During the year, I write down what I read on a wall calendar. This year was Bernese Mountain Dogs. 

After finishing the book, I record my name and the month and year I read it on the first page. 

For bookmarks, I use tickets, race bibs, and business cards. I try to match the scrap paper with the book.

It’s nice when the bookmark goes with the color of the book:

The Middlesteins, January, 2013, Paine to Pain Half-Marathon race bib

Or when a narrative component of the book matches up nicely with the bookmark: 

50 Shades of Grey, with the card of Office N. Huber of the Aurora Police Department, April, 2013.

The best is when both things happen:

The Centennial History of the Colorado Jews, with a train ticket from Grand Central to New Rochelle, my hometown, a place where Passover and spring break are the same week. 

Raronauer Out Loud

When I was in 5th grade, I ran for president of my class. The slogan was “Aronauer: Time For A Change.” What needed changing at William B. Ward Elementary? I wasn’t so sure about that, but change is what politics is about.

Before I gave my speech, I threw up. I suppose this was better than throwing up during the speech or even after. Vomiting releases a lot of endorphins, and I got all my nerves out of the way. (I suppose what would have been even better than throwing up before my speech is notneeding to vomit out of fear of speaking to 300 8-11 year-olds.)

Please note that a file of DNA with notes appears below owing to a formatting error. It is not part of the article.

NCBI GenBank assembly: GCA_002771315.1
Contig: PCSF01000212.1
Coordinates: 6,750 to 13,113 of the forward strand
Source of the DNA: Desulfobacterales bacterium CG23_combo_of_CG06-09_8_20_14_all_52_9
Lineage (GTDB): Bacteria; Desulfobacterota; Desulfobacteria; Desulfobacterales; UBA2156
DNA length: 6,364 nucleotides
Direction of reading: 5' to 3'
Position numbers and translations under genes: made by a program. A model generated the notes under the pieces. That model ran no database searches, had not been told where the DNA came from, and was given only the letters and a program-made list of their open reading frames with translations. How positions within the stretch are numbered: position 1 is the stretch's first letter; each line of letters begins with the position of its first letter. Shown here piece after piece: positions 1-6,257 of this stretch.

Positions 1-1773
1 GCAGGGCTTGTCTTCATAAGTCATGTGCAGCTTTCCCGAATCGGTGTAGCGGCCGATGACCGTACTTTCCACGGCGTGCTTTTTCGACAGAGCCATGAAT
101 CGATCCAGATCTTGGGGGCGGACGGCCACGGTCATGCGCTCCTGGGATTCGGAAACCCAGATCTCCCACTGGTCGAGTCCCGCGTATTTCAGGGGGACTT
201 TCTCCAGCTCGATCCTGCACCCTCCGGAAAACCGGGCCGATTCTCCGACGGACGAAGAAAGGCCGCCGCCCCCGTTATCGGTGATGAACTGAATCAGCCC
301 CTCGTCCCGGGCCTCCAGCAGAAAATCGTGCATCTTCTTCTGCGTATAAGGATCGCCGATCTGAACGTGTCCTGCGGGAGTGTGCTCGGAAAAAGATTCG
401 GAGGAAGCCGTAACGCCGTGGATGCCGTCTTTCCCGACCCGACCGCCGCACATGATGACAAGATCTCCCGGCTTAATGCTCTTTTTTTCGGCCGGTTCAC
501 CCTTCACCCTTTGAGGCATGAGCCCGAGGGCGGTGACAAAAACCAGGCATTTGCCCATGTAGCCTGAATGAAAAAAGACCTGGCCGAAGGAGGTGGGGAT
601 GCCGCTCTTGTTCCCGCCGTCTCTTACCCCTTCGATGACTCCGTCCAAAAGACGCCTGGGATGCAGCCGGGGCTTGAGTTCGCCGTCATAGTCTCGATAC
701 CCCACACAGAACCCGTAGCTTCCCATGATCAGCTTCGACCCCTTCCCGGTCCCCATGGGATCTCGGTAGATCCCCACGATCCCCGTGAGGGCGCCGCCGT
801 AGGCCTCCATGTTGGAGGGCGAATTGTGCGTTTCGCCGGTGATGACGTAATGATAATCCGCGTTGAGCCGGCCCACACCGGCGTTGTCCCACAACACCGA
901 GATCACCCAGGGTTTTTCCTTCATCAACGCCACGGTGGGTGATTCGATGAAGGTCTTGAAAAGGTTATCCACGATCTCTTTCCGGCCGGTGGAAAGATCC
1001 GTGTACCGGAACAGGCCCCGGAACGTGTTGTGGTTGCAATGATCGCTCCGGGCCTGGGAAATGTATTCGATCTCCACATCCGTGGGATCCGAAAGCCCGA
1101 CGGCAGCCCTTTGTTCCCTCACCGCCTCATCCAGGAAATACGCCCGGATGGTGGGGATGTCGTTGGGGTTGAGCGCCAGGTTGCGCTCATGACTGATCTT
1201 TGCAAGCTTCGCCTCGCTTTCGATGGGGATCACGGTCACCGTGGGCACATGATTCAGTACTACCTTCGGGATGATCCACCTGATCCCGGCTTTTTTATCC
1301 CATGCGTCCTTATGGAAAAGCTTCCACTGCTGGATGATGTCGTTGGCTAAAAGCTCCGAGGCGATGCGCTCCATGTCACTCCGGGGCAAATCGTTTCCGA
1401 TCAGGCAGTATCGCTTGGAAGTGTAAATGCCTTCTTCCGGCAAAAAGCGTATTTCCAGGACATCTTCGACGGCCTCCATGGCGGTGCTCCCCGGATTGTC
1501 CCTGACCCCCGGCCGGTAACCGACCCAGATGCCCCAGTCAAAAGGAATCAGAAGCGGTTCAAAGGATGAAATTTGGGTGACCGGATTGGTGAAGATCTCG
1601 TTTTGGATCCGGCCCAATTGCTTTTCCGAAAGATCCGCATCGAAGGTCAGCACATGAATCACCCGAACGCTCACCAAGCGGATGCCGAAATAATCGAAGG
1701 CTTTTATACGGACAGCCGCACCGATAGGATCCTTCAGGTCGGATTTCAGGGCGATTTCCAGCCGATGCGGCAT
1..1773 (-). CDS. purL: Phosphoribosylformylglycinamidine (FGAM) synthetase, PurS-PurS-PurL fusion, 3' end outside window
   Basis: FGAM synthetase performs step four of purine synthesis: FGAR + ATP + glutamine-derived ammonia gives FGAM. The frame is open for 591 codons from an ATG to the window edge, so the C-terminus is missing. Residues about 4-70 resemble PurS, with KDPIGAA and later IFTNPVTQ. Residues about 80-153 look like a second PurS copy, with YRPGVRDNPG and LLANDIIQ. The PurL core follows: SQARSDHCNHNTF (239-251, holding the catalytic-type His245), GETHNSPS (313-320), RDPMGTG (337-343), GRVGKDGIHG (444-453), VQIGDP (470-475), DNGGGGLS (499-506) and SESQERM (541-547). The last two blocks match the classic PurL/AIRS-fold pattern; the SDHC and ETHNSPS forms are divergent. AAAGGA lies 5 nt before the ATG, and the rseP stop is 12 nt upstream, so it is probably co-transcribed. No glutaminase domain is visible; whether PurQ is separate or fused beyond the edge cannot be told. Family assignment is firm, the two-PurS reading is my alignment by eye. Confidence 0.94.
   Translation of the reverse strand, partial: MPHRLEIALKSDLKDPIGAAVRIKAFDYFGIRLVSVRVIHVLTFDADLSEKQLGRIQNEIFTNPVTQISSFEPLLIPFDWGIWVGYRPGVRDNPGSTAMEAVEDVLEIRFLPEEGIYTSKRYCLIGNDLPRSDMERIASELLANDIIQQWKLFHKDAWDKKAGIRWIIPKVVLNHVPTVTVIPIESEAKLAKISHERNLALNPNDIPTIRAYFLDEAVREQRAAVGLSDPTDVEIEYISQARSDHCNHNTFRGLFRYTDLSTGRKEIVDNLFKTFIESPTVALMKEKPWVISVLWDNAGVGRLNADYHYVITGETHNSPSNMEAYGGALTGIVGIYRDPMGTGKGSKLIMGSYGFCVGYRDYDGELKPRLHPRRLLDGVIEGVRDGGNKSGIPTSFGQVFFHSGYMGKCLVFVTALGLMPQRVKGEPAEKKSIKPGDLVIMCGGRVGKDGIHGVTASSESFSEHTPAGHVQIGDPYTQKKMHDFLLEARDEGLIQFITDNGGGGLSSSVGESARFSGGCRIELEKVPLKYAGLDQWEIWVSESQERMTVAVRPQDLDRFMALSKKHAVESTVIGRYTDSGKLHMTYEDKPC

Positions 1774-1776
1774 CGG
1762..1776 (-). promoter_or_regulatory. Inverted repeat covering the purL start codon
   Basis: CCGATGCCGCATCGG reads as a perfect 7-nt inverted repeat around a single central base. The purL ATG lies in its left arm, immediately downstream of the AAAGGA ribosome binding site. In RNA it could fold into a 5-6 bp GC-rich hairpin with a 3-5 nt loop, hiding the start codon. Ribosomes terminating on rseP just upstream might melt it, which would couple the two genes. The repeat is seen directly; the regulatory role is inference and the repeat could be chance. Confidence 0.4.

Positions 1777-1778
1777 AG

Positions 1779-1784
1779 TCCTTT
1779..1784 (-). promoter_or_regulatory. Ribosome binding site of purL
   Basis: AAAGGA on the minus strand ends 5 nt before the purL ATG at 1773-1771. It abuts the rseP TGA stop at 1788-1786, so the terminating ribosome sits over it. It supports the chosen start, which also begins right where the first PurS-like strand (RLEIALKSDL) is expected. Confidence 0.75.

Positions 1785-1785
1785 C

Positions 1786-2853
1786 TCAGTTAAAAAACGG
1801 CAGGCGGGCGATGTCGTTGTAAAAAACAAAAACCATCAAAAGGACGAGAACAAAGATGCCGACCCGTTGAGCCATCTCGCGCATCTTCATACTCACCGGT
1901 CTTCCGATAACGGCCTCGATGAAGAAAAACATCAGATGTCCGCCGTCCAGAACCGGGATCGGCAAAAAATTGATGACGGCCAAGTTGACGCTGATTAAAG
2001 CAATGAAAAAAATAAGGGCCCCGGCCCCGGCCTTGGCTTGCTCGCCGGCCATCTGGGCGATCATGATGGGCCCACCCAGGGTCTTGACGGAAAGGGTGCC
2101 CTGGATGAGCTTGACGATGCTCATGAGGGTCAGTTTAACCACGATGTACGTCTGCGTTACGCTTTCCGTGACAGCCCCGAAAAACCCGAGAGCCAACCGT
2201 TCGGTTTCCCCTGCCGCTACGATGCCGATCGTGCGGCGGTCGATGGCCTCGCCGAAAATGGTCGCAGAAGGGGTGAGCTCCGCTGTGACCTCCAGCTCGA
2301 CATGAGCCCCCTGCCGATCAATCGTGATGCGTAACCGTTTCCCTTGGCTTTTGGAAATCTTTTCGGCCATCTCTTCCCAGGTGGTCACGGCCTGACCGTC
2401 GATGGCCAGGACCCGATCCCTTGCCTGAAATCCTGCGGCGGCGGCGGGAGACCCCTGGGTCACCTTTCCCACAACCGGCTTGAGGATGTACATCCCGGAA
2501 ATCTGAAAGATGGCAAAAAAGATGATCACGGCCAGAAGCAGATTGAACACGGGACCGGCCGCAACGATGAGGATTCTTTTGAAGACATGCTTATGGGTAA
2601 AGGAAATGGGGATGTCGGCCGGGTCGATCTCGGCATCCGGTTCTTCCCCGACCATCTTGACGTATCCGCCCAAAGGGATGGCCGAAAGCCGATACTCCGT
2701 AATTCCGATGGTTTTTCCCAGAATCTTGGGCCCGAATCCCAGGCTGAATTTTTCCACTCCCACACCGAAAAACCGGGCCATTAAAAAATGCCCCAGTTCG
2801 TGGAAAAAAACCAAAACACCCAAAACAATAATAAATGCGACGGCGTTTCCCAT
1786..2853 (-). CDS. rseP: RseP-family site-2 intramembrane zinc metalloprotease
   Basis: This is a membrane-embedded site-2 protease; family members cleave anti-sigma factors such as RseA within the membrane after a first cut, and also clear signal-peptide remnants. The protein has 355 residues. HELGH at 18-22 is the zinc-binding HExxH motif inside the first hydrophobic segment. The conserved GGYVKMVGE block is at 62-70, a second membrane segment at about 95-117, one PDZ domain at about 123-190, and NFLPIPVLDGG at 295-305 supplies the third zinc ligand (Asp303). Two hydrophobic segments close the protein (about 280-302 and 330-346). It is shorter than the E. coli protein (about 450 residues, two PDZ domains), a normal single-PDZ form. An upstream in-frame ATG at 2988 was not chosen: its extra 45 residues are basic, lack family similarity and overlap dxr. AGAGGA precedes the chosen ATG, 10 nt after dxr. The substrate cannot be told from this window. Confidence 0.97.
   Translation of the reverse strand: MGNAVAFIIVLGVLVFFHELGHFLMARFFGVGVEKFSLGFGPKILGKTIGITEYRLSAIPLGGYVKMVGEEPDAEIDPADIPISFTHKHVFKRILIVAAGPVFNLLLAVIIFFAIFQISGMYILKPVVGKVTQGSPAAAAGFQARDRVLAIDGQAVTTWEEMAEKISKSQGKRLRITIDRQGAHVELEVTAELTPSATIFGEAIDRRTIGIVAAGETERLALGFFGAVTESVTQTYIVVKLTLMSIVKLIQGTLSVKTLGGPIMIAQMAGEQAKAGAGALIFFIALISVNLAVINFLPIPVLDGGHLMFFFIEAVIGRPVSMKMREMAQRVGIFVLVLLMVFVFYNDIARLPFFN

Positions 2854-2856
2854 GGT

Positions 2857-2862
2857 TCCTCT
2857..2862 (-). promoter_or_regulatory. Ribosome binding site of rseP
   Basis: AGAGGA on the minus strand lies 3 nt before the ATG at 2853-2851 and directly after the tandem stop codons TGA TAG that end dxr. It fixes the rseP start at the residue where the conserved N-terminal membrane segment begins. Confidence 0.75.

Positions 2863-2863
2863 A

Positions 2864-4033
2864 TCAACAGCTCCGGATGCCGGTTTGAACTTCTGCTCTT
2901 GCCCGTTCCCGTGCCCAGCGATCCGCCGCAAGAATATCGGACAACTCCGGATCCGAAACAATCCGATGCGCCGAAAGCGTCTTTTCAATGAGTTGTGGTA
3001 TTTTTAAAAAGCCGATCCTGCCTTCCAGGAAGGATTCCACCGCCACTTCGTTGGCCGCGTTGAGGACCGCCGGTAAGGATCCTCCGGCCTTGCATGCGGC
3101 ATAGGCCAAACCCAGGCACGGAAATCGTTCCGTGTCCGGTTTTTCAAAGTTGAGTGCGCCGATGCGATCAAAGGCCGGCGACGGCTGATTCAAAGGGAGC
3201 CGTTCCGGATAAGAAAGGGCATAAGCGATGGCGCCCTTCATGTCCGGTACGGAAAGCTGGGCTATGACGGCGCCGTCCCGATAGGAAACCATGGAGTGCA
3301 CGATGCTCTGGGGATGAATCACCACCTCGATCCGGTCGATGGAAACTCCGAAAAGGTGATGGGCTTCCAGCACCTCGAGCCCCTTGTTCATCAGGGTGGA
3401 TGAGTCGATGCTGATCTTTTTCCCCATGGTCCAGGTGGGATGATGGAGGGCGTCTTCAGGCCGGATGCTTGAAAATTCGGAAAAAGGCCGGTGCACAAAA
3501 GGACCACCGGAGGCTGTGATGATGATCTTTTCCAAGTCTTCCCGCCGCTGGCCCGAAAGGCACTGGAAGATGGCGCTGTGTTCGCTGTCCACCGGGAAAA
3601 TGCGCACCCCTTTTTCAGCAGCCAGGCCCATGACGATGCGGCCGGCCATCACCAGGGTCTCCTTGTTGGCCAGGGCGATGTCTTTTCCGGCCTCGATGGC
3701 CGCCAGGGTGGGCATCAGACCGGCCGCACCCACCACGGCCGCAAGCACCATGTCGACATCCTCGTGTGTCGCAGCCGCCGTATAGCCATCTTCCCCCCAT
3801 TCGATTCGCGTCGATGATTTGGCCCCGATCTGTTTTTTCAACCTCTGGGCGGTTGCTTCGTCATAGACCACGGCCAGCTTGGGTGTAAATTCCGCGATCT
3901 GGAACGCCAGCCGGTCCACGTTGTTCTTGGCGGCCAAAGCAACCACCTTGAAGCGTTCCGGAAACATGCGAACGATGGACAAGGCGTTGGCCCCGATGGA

So public speaking isn’t my thing, and neither is public reading. The only time I’ve ever read my work aloud was in Vermont, when I was in at an artist colony and taking my writing too seriously. Reading part of my book to people made me feel very uncomfortable. I was afraid of being judged.

I realize now that not everyone shares my narcissistic personality disorder directed at me. No one really cares what I read. I’ve gone to a lot of friends’ concerts, art shows and readings. And to me, the fact that my friends are making something is more important than what they actually create.

The second time I’m going to read my work aloud is this Saturday night, at Northeast Kingdom in Bushwick. Unlike last time, I’m not going to spend hours making the work perfect, nor will I burn the transcript afterward. I’ll be reading a new short story, “Float” and if you’re around, you should check me out aloud. 

The Bell Tolls in February, Too

February is a weird time. It’s been winter for long enough that snow and long johns have lost their novelty, but it’s not close enough to the end of the season for spring to peak through for a few days. And even though it gets dark earlier in December, it feels like winter is closing in around you all the time.  

But at exactly four weeks, February is ripe for a cleanse or some sort of absurd, short lasting resolution. I once wore the same pair jeans for all of February. A few years ago, I went to a writers’ colony for the month. But my best February project was reading Moby-Dick as a freshman in college, and since then I’ve thought of this coming month as a good time to read an epic novel.